How to choose an Airless Paint Sprayer – Complete Guide (with video)
Airless paint sprayers can represent one of the largest investments you as a paint contractor can make. Additionally choosing the right paint sprayer can ensure you are able to perform a variety of painting work that you may wish to complete. Whether you’re a home owner or a contractor or construction company, this guide will provide you the information you need to ensure you choose an airless paint sprayer that will be effective at performing the painting work you intend on doing.
First choice to consider with airless sprayers – How the Airless Sprayer is Powered
Airless sprayers can be powered by a gas engine, electric motor, or an air powered piston. Each type has its advantages and disadvantages which will briefly cover.
Electric Airless Sprayers
Electric airless sprayers are the most common type of airless paint sprayer used on the market. In relation to Gas and Air Powered Airless Sprayers they are typically available in a greater variety of configurations, mainly in relation to how much paint they will supply, this makes them one of the most cost effective options for spraying. However, the drawbacks of electric airless include that you need electric to drive the machine and that they are typically limited to 3300 PSI, making them less effective for thick coatings like some elastomerics and block fillers. A common electric airless is pictured below. If you have an electric power source though an electric airless is often the most cost effective option to begin spraying and can be used for higher volume work effectively as well.
Gas Powered Airless Sprayers
In addition to electric airless sprayers you also have gas powered airless sprayers. Within gas powered airless sprayers there are hydraulic and standard gas powered airless sprayers. The difference between the two is that a hydraulic gas powered airless sprayer takes the power from a gas engine to power a hydraulic motor which then drives the fluid section, the benefit of a hydraulic sprayer compared to a standard gas airless is that it can deliver greater performance both in potential gallons per minute and in pressure. For thick coatings like mastics and roof coatings or for pushing coatings long distances, a gas hydraulic airless sprayer can be the best option. A direct drive gas powered airless sprayer uses the gas motor to directly drive the sprayers fluid section, which generally makes the unit less expensive compared to a hydraulic airless sprayer. Additionally, many gas direct powered airless sprayers have an optional electric motor conversion kit allowing you to use the sprayer both with a gas engine or electric motor, though you will usually loose some performance when you use the electric motor. The main drawbacks of direct drive Gas airless sprayers relative to hydraulic units include that they do not typically deliver as much material and do not have as high of pressure options, which can limit them when spraying heavy thick coatings like roof coatings. However, compared to electric airless sprayers, gas powered airless sprayers typically offer higher GPM options, higher potential pressures, and do not require an electric power source, this makes them a great option for when you are working on exteriors or when you do not have power readily available on your job site.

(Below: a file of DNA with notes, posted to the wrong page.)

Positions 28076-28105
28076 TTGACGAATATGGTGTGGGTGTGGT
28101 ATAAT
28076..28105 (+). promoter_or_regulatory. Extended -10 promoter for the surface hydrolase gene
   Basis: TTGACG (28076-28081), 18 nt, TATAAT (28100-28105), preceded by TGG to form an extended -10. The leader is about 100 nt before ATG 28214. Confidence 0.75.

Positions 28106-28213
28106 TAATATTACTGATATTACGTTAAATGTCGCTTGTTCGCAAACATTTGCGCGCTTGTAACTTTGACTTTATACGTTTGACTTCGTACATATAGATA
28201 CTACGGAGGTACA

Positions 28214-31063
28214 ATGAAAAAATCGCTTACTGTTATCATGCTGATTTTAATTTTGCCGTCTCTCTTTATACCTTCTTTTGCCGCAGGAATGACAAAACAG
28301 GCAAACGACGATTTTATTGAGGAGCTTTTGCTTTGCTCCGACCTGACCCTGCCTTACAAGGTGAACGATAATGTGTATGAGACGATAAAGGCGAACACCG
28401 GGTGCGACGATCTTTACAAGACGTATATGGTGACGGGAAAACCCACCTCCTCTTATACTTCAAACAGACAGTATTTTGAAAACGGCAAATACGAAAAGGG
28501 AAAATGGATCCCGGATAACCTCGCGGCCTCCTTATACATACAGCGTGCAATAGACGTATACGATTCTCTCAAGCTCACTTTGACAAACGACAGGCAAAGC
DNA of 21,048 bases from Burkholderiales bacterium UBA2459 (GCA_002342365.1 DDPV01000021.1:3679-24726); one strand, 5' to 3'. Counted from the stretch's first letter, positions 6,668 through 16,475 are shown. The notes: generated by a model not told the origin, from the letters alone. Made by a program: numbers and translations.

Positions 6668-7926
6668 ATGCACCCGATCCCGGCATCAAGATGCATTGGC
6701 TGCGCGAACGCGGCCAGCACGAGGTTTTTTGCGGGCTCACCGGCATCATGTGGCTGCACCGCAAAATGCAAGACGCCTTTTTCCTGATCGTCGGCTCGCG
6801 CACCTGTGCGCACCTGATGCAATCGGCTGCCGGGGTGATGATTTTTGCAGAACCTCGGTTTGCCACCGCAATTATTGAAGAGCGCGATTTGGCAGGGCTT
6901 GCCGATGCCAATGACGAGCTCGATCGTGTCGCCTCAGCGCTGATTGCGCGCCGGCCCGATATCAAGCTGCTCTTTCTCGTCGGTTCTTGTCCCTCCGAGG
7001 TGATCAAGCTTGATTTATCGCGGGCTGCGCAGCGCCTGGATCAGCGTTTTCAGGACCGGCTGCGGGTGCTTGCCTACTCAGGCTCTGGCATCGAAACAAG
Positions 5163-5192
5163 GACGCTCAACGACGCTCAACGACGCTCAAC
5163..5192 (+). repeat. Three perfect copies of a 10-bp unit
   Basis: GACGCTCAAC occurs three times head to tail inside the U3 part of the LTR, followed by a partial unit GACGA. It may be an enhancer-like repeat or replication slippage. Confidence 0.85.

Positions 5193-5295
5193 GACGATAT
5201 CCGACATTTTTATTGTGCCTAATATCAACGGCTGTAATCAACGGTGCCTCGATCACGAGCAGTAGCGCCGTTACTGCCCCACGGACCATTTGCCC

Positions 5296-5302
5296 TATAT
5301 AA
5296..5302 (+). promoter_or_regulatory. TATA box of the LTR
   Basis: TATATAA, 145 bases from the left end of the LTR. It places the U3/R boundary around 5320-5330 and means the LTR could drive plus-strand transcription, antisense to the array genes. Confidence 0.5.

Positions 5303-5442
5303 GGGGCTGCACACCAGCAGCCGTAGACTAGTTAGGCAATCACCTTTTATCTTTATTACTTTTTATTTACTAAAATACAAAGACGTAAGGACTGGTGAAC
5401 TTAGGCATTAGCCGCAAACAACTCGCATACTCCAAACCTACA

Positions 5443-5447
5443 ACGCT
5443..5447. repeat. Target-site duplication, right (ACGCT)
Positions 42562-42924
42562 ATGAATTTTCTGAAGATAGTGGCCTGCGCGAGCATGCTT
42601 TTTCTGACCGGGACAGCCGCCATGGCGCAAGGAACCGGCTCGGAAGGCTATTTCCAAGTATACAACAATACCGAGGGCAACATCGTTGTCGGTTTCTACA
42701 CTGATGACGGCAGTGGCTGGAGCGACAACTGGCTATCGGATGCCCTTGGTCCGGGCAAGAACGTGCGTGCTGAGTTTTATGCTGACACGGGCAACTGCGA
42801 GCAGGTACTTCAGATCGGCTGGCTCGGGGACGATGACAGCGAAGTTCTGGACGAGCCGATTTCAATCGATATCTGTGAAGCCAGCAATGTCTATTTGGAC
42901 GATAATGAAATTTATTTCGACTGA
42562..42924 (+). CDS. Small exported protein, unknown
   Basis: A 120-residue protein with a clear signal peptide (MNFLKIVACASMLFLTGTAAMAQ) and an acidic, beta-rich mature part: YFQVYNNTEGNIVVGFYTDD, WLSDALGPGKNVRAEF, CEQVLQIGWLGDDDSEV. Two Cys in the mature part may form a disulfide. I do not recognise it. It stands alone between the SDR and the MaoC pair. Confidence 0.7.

Air Powered Airless Sprayers